Sunday, March 14, 2010

Accountable Kids Review

A few months ago, I stumbled upon a family blog that used a program called Accountable Kids.  I’m always interested in things that other moms have used and recommend and so I studied their website and decided to give it a try. I am so glad I did!
I will attempt to give a simple review of the program, but please visit their website at http://www.accountablekids.com/ for a more complete description of the program.

Accountable kids is in my opinion, a wonderful program to teach kids accountability, work ethic, and positive values. It is more than a chore chart; it is a comprehensive 4 step program where children learn exactly what to expect from their day, and are rewarded for their compliance. Being a former teacher, I was initially skeptical of the “rewards”, but soon found out that the rewards were just things that Garrett was already doing (like videos, etc) but now he has to earn that privilege. Goodbye entitlement!

Here are the tools that you get with your order. The AK progress board is the central part of the program. You can order it personalized or you can choose to personalize it yourself.

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The responsibility reminder cards hang on the first knob. For example, here are the responsibilities that I want Garrett to do in the morning, afternoon, and evening. Notice the color coding.

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As you can see, these “chores” are really things that he already does, but now instead of me reminding him to do it, he just has to look at the board and then it’s HIS idea. There are a ton of cards to choose from. Since Garrett is only 3, we are doing a VERY simplified version of the program. The great thing is that the program will grow with him. It’s designed for kids ages 3-14. Obviously, the older he gets the more responsibilities he will have.
Here is how the cards hang on the board…also notice the “tickets” hanging on the center hook.

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When Garrett completes ALL of his morning, afternoon, or evening responsibilities, he will earn a ticket.  You as the parent would decide which activities are ticketed. Generally, they recommend ticketing activities that you wish to limit, such as t.v., computer, etc.  We are doing it a little differently, just because I felt like I needed to modify to make it work for our family. For example, Garrett watches 1 30 minute video every afternoon, and so if he does a good job during quiet time (stays in his room and is quiet) and then picks up his room, he earns a ticket. He then turns in that ticket to watch his video. He knows that if he doesn’t stay quiet or stay in his room, no video. In the morning, he uses that ticket for special time with mommy. It usually ends up being a game that he loves, an art project, etc.

Now onto the part that I really love about the program. We use the 1-2-3 magic system for discipline, which has worked wonderfully with him. I sometimes feel though that time-outs are losing their effectiveness. And when he gets 3-4 in one day (which has happened) it seems like they don’t affect him anymore. You can use the tickets for discipline. Just as easily as he earns them, they can be taken away.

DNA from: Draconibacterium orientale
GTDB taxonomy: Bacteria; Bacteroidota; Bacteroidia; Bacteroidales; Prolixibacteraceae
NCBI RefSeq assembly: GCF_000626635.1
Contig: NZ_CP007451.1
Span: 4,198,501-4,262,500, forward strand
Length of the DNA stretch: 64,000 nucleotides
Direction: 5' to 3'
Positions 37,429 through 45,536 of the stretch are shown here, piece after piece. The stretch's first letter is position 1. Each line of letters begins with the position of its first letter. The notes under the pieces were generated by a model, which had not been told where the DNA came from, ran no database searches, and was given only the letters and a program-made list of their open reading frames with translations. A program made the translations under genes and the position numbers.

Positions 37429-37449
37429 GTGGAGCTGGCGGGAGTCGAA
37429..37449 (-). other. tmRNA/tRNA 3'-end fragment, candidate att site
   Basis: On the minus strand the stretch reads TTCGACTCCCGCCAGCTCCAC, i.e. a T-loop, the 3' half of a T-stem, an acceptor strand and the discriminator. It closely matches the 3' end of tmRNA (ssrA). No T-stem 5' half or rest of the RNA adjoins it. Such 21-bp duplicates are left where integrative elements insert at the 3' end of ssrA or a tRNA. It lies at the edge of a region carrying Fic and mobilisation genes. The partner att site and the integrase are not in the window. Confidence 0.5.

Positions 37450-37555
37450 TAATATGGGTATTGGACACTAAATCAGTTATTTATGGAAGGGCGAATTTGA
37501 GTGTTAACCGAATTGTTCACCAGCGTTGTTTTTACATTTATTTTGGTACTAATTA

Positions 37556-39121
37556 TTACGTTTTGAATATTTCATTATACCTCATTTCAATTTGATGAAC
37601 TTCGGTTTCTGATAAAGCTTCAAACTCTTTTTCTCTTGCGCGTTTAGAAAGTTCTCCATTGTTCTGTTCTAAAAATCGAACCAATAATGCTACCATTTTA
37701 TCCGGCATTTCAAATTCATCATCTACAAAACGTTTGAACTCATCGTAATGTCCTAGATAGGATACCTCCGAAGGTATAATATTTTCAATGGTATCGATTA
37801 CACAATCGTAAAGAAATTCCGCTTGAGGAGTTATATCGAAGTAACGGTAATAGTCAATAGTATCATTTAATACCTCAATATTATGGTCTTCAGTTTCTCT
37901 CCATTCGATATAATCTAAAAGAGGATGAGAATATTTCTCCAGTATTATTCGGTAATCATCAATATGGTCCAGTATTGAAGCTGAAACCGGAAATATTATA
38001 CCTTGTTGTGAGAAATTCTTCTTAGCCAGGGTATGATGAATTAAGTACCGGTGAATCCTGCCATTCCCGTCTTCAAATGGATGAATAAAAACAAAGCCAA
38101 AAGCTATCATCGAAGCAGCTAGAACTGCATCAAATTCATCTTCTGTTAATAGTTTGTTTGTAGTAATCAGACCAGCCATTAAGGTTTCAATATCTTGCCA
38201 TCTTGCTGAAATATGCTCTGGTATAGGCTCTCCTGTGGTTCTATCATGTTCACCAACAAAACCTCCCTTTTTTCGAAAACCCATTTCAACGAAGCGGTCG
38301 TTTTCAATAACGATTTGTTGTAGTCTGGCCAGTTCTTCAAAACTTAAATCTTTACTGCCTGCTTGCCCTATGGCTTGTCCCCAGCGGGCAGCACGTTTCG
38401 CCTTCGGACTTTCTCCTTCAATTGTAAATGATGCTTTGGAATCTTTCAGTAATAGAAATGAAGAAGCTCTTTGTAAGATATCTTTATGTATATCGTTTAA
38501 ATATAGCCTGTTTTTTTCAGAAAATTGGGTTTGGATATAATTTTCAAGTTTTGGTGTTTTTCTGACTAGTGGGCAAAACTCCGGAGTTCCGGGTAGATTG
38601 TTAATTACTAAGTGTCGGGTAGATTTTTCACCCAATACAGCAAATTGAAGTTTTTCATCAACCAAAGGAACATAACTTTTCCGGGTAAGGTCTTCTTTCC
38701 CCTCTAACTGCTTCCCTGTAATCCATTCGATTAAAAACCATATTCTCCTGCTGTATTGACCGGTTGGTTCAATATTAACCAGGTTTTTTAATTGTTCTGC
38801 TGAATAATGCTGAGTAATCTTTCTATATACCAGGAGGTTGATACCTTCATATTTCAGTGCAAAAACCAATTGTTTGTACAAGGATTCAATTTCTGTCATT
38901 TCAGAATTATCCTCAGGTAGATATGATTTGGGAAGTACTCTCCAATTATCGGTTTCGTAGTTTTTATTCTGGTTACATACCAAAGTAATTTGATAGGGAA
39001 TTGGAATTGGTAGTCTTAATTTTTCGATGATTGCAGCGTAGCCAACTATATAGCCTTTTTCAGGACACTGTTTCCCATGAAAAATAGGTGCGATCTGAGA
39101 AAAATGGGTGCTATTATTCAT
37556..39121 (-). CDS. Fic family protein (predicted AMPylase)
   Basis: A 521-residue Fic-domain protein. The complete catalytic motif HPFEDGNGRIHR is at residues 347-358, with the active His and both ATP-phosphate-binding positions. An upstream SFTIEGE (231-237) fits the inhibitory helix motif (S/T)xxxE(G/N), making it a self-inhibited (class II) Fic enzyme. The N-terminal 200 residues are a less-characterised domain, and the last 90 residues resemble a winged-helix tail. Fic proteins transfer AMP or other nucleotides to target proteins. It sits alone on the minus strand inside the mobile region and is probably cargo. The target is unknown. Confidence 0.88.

For example, maybe he completed his morning responsibilities and earned a ticket, but shortly thereafter, he hurt his brother or was sassy to me. I would then quietly go over to his board and take away a ticket. Then in an hour when he asks if we can play his favorite game, I ask him to hand me a ticket. He will then notice that he doesn’t have a ticket. Bummer!

This is only step 1 of the program. There are actually 4 steps and there is MUCH more to the program. Like I said, we’re only doing the simplified version.

One thing  really like is that there are “date cards”. You can see them hanging below.

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If he completes all of his responsibilities for the day, he would earn a star on the card. After 10 stars he can cash it in for “date night” with mom, dad, grandma, whomever. It teaches delayed gratification and also strengthens the family by giving him some 1 on 1 time. Examples are going to a movie, going out to dinner, going to the museum, etc.

Overall-I give it a 5 out of 5 rating. It’s a great way to teach your kids accountability while at the same time, strengthening your family. Thank you Accountable Kids!

4 comments:

  1. Oooo, interesting. I'm going to have to look into this!!! =0)

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  2. Hi there Amy!
    I'm visiting via the TOS Crew. You have a lovely blog. ☺
    We use Accountable Kids too! The first time we set it up, my son arose very early, just so he could do his chores and turn the cards. One of his morning chores was to feed the chickens, but he was very disappointed to find that they weren't up yet (yes, I did say he arose VERY early, lol!)
    Looking forward to reading more of your posts in the future.
    Catherine, Australia (aka alecat)

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  3. Hi Amy!

    You blog is so cute!! I love it. :) I'm so glad I visited and saw your information about the Accountable Kids. It looks really neat. I plan to take a look at their website and see if they have anything for kids who are a little older. If not, perhaps I can use some of their ideas to help me think of a way to teach my teens to be a little more accountable and careful about chores, etc.

    I hope you enjoy your Crew year! This is my second year (my first year as a First Mate), and I'm excited to get started.

    Blessings,

    FM Wendy

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  4. Funny, another thing in common. We LOVE Accountable Kids!

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